Helping Kids Who Are Being Bullied
First, it is important to validate the feelings of the child being bullied. If kids don’t think you are taking them seriously, they likely won’t seek out an adult for help in the future. Thank them for coming to you. Find out how often the bullying is occurring. Kids teasing other kids once or twice is different from repeated taunting, which is considered bullying.
Ask students being bullied how they have tried handling it so far. If they are reporting the bullying, chances are they have tried to stop it but have been unable to do so. Any threats of physical harm should be dealt with immediately. The child doing the bullying should be spoken to, parents should be notified, and both the bullying child and his or her parents should be aware of the consequences should the harassment continue.
While telling kids to ignore teasing is a common strategy, it’s easier said than done. Words can hurt a lot. Still, ignoring name-calling can be a good first step. Walking away is sometimes helpful, as is having a response already rehearsed. Saying, “I’ll think about that” or asking questions such as “What do you mean?” or “Why do you care?” can be a way of disarming someone who is bullying. The book Bullying Is a Pain in the Brain is an excellent resource for kids.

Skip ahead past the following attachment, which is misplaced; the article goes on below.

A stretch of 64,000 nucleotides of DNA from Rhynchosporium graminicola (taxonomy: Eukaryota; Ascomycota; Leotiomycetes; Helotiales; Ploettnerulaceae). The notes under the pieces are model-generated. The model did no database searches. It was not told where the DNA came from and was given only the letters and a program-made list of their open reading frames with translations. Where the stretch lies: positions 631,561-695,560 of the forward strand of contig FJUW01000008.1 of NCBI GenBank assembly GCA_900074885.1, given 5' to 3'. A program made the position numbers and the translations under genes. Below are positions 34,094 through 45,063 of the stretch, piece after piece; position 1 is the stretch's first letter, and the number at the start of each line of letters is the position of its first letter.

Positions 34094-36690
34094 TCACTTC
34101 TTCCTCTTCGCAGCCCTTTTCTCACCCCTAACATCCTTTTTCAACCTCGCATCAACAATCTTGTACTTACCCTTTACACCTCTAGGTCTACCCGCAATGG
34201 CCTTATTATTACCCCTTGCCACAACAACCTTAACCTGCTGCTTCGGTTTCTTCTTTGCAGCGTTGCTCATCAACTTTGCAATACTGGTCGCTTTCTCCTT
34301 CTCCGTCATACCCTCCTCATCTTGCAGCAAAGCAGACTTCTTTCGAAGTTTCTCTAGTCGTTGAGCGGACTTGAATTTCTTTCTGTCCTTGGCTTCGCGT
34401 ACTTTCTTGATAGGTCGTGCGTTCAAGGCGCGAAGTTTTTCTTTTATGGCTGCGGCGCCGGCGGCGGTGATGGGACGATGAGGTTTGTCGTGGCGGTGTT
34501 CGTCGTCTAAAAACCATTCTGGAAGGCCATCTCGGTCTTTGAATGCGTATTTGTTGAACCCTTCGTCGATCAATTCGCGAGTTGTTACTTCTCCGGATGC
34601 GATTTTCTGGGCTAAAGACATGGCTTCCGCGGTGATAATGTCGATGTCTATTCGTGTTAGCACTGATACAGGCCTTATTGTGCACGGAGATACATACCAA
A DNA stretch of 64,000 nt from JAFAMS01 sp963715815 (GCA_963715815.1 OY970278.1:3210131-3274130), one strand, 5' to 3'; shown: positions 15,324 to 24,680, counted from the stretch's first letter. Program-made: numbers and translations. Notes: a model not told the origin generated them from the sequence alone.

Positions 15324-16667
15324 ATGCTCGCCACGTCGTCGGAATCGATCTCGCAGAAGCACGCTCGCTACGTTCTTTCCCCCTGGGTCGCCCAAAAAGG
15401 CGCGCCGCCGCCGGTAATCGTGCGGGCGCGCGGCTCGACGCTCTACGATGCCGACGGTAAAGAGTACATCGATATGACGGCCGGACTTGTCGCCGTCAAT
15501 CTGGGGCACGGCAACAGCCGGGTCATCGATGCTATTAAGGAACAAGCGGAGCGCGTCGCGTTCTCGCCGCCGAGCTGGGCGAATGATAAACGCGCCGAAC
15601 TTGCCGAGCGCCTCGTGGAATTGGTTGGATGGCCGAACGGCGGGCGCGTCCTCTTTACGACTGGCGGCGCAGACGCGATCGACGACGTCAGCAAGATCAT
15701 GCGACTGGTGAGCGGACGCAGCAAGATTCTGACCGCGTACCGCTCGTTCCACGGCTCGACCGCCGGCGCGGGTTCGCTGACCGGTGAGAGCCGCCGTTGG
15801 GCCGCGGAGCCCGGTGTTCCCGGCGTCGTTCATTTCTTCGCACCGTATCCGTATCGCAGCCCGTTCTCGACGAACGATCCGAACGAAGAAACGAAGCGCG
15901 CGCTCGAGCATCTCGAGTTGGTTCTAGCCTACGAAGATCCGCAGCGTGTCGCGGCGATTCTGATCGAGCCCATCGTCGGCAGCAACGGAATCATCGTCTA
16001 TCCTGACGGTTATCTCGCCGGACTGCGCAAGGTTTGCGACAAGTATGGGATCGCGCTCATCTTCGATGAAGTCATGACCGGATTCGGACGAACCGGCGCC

While teasing and conflict are a part of many kids’ lives, bullying takes these to a higher level. Given the lasting effects of bullying, it is essential that parents and teachers intervene early to prevent bullying as much as possible. Educating kids about bullying is a first step. Encouraging kids to come forward if they are being bullied or if they witness bullying is also important. Increasing supervision of students and knowing what to look for can help prevent bullying, or at least catch it early before it becomes a pattern of behavior.
Encourage kids to avoid being alone so they are less easy to target. Closer monitoring by teachers often helps deter bullying or helps them catch it when it happens. Use of security cameras can help as well, since many schools and even buses now have them. Close monitoring of areas such as stairwells and playgrounds is essential, since these less-supervised areas can be frequent locations for bullying.